In the past, “infections” were usually only a matter for PCs and laptops running Microsoft’s Windows operating systems. Windows users should (and, at CERN, must!) apply due diligence to protect their system by, for example, safe browsing and avoiding opening attachments from dubious sources (“Stop – Think – Don’t click”). Users of Linux or MacOS operating systems were thought to be less prone to such kinds of infections… but that is plain wrong.
Computer viruses usually exploit weaknesses and vulnerabilities in the underlying operating system. As the erstwhile market leader, Windows was the number one choice for cyber-attackers due to its large market share. The success rate in infecting Windows PCs was very high. But this has changed in two ways. First of all, MacOS has become very popular too, and cyber-attackers now also target devices running MacOS and iOS – as well as Android tablets and smartphones. Secondly, attackers are focusing less and less on the weaknesses of the operating system, but are increasingly looking into the vulnerabilities of software applications. The best outcome for hackers is if these applications work on all three major operating systems (Windows, MacOS, Linux), like Adobe Reader or Mozilla Firefox. With one good vulnerability, you can exploit them all… An excellent example is the recent publication of a vulnerability in the beloved “Ghostscript” application (and subsequently in “ImageMagick” and “GraphicsMagick”): with one malicious PDF, XPS, PS or EPS document and one single unsuspecting click by the innocent user, your Linux computer is a goner. The operating system infiltrated. All files exposed. Any communication tapped. This sort of thing from our Bulletin article on “Protect your Family”. Game over, Linux.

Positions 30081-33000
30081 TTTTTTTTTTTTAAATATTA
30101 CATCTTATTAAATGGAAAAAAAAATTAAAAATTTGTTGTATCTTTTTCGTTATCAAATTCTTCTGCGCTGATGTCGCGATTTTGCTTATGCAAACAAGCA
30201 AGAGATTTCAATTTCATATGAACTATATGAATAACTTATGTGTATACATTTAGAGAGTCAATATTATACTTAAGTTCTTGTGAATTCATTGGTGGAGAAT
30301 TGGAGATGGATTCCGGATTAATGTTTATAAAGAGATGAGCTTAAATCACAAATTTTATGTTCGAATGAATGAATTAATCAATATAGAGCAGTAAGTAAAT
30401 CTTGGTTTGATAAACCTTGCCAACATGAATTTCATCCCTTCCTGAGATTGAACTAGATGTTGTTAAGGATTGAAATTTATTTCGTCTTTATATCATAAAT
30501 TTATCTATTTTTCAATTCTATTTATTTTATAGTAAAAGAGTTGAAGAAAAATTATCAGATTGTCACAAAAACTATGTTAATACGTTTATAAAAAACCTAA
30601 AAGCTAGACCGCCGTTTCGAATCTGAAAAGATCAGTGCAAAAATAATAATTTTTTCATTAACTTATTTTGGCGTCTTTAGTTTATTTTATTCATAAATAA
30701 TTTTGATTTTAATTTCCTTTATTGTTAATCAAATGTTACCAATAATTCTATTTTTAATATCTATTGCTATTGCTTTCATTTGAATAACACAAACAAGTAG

So, Linux and MacOS folks: do as the Windows people do. Be diligent when receiving unsolicited e-mails with weird attachments (see our Bulletin article on “A free click for your awareness”). Stop and think before clicking on weird-looking web links or URLs stemming from unknown or untrustworthy sources (“Curiosity clicks the link”). And always keep your operating system and all applications up-to-date. “Yum autoupdate” is your best friend.
Do you want to learn more about computer security incidents and issues at CERN? Follow our Monthly Report. For further information, questions or help, check our website or contact us at Computer.Security@cern.ch.